Major automakers agree to phase out fossil-fuel vehicles

by Jonathan Adams
fossil-fuel vehicles

According to data from the IEA, cars, trucks, ships, buses and planes account for nearly a quarter of all global carbon emissions, of which the bulk comes from road vehicles

Six major automakers on Wednesday will commit to phasing out the production of fossil-fuel vehicles around the world by 2040, as part of global efforts to cut carbon emissions, the British government said in a statement.

But sources familiar with the pledge’s contents said some big carmakers including the world’s top two, Toyota Motor Corp and Volkswagen AG, and crucial car markets China, the US and Germany have not signed up. That highlighted the challenges that remain in shifting to a zero-emission future.

Cars, trucks, ships, buses and planes account for nearly a quarter of all global carbon emissions, according to data from the International Energy Agency, of which the bulk comes from road vehicles.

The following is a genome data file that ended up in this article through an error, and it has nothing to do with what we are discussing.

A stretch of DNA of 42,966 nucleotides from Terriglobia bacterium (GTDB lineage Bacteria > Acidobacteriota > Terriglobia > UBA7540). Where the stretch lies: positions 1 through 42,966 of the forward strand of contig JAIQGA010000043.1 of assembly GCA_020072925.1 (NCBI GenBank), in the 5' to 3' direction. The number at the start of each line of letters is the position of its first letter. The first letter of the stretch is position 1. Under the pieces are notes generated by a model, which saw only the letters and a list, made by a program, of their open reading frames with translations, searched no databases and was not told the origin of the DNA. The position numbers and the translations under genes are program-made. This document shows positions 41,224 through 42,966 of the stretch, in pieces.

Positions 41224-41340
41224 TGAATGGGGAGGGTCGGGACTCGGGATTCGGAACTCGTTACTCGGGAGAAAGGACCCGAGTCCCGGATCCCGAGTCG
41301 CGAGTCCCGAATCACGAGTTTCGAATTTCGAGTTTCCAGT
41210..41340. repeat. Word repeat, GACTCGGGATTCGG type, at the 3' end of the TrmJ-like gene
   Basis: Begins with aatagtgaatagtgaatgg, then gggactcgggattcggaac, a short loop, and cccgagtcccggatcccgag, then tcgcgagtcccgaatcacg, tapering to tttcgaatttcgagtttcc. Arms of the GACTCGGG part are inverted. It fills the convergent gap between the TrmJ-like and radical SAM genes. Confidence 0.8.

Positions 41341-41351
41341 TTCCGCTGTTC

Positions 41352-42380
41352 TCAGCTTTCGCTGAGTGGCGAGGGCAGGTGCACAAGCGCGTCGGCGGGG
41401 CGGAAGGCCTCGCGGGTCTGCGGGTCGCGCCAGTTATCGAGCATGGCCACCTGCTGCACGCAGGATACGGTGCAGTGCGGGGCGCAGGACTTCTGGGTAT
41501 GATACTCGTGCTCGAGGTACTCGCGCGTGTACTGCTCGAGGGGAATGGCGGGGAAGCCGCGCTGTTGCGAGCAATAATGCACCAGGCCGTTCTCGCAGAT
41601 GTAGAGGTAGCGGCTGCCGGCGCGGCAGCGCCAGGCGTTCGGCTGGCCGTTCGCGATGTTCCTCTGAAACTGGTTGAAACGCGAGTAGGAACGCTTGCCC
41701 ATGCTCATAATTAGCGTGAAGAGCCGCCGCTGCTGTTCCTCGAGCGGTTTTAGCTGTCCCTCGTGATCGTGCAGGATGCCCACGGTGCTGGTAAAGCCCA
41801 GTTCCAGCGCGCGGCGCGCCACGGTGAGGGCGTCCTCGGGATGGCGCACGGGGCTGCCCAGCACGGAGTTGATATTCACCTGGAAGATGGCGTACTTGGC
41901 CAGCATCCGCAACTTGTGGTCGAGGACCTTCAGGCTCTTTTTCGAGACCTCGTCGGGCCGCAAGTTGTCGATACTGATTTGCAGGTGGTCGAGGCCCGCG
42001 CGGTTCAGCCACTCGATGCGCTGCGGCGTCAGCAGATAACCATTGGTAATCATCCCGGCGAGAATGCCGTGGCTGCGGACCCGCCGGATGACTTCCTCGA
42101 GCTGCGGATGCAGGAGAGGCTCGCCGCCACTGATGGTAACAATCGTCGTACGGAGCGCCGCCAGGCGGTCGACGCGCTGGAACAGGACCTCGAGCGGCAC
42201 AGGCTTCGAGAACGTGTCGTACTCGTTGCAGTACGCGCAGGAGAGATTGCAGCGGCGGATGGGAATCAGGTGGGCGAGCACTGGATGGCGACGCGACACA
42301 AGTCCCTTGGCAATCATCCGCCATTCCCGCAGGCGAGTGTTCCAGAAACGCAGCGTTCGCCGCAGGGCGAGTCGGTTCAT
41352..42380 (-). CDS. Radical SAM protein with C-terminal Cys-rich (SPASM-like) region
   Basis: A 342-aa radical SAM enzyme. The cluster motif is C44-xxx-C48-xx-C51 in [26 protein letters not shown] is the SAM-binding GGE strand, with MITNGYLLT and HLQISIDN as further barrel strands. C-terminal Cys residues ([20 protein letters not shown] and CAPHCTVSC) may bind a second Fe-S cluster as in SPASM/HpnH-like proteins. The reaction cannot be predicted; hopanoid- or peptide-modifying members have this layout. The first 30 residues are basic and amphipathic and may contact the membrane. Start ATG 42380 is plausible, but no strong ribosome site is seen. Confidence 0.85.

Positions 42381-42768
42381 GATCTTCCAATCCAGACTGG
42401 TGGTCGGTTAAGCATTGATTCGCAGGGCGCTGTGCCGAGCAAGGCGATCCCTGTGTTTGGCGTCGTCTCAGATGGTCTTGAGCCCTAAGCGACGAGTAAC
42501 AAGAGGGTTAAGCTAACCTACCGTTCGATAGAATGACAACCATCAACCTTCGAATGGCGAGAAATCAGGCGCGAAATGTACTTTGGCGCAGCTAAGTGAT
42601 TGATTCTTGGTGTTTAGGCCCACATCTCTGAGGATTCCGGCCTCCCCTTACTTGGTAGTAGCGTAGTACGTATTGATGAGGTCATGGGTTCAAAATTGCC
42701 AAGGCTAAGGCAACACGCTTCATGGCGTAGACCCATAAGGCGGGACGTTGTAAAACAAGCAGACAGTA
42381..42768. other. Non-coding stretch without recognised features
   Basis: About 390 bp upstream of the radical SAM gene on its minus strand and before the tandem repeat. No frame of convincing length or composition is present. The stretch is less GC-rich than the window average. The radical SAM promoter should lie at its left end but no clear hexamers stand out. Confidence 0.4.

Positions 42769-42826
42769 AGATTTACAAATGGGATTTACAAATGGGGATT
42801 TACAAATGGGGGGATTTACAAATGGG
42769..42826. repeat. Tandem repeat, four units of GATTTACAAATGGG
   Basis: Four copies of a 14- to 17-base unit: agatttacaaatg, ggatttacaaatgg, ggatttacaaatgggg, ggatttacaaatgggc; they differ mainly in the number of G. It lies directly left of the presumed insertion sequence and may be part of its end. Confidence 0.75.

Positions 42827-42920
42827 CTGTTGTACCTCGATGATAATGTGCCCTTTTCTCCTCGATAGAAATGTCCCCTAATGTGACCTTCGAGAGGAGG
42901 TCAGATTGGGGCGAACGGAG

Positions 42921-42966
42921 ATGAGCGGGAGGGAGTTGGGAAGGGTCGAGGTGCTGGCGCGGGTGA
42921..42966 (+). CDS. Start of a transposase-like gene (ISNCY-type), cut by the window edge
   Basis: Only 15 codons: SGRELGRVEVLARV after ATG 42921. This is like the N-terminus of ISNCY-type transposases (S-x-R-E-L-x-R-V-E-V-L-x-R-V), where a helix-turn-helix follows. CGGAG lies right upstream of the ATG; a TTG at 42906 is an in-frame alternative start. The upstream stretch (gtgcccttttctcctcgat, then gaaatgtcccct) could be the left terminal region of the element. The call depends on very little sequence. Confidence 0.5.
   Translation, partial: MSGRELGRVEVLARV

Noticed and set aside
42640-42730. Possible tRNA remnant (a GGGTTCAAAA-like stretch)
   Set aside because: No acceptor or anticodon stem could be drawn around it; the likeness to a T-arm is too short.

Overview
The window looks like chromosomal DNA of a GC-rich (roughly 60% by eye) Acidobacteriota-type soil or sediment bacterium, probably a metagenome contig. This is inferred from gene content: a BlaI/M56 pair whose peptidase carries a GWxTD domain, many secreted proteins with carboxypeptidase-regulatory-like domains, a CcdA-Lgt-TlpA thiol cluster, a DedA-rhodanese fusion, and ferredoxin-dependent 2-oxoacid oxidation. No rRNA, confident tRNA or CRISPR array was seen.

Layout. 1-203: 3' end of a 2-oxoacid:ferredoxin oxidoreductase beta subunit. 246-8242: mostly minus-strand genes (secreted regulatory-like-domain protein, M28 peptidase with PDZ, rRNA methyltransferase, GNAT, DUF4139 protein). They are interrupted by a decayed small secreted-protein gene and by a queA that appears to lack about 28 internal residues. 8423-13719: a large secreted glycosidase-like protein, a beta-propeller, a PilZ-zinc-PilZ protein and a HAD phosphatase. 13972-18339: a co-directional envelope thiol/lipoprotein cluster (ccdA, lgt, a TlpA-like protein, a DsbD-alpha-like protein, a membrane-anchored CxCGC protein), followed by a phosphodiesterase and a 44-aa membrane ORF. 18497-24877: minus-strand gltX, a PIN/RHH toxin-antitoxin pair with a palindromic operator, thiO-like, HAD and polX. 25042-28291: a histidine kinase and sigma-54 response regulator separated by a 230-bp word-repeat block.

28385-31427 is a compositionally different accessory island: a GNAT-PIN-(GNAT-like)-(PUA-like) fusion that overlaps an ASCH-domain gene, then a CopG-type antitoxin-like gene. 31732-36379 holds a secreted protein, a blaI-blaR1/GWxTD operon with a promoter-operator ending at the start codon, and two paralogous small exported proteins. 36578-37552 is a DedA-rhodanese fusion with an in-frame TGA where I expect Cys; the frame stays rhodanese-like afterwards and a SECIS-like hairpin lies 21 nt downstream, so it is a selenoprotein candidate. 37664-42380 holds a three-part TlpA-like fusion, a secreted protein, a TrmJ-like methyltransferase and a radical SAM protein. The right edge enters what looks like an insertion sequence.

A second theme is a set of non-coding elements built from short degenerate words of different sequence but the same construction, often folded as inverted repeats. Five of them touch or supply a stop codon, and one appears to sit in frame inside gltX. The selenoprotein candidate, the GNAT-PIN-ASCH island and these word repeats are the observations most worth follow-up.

Sweden’s Volvo, U.S. automakers Ford Motor Co and General Motors Co, Daimler AG’s Mercedes-Benz, China’s BYD Co Ltd and Jaguar Land Rover, a unit of India’s Tata Motors Ltd , were set to sign the pledge at climate talks in Glasgow, the latest initiative to help cap global warming by mid-century.

Volvo has already committed to going fully electric by 2030.

Britain, which is hosting the COP26 summit, said four new countries including New Zealand and Poland were joining other nations already committed to ensuring all new cars and vans are zero emission by 2040 or earlier.

The statement comes on a day dedicated to transport at the conference.

But the apparent unwillingness of China, the world’s largest car market, and the United States – the world’s largest economy and second-largest car market – to join the pledge raises questions about its effectiveness.

GM said it is proud to now stand alongside other companies, governments and civil society organizations to support the declaration to commit to working towards a transition to 100% zero emission vehicles by 2035.

Ford confirmed its participation and said: It will take everyone working together to be successful.

Sources said that while the US is not joining the pledge, key car-buying states like California and New York have signed up.

An auto industry source said some carmakers are wary of the pledge because it commits them to a costly shift in technology, but lacks a similar commitment from governments to ensure that the necessary charging and grid infrastructure would be built to support electric vehicles.

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